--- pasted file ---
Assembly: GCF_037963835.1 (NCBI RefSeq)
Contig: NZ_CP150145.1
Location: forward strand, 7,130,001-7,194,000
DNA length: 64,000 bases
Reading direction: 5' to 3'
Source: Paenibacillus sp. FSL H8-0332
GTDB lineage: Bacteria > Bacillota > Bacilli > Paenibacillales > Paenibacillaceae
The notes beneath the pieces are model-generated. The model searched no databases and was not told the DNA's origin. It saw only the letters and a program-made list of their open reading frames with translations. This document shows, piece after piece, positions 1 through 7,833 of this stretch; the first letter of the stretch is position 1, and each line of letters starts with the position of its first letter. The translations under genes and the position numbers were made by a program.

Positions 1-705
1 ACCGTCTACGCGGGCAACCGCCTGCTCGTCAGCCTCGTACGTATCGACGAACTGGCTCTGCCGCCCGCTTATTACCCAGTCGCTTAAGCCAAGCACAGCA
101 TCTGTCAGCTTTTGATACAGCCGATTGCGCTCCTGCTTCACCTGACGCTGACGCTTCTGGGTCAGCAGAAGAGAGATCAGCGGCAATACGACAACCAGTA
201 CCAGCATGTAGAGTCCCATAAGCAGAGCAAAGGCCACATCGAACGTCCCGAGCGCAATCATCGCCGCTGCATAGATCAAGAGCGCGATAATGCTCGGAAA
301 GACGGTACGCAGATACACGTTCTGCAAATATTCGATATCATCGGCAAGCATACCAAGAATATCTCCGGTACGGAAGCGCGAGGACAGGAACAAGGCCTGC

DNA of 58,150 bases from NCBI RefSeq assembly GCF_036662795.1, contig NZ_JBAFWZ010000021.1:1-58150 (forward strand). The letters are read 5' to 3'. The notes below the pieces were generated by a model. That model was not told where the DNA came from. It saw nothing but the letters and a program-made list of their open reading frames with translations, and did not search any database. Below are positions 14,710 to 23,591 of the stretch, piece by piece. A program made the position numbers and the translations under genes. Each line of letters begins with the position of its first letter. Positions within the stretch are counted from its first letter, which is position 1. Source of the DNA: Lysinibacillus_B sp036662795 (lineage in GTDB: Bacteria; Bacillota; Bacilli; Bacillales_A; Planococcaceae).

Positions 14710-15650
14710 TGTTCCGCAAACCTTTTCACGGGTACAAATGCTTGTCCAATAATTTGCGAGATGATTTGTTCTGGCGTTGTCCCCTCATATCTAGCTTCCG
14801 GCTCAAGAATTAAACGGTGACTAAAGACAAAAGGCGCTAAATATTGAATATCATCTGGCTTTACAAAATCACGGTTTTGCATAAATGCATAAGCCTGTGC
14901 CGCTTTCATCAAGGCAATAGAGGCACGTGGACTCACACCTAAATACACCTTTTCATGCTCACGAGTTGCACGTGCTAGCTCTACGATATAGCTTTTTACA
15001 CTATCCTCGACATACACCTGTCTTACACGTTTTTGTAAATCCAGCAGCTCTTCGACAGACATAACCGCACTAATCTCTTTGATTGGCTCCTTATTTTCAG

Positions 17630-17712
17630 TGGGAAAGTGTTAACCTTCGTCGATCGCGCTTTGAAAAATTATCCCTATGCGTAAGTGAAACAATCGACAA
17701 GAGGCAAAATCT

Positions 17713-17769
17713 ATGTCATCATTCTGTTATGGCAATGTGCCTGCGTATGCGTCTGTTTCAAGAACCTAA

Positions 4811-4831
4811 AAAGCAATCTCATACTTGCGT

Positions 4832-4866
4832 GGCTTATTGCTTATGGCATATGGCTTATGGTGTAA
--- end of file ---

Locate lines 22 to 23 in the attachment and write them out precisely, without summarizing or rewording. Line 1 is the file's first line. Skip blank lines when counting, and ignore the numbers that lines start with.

17701 GAGGCAAAATCT

Positions 17713-17769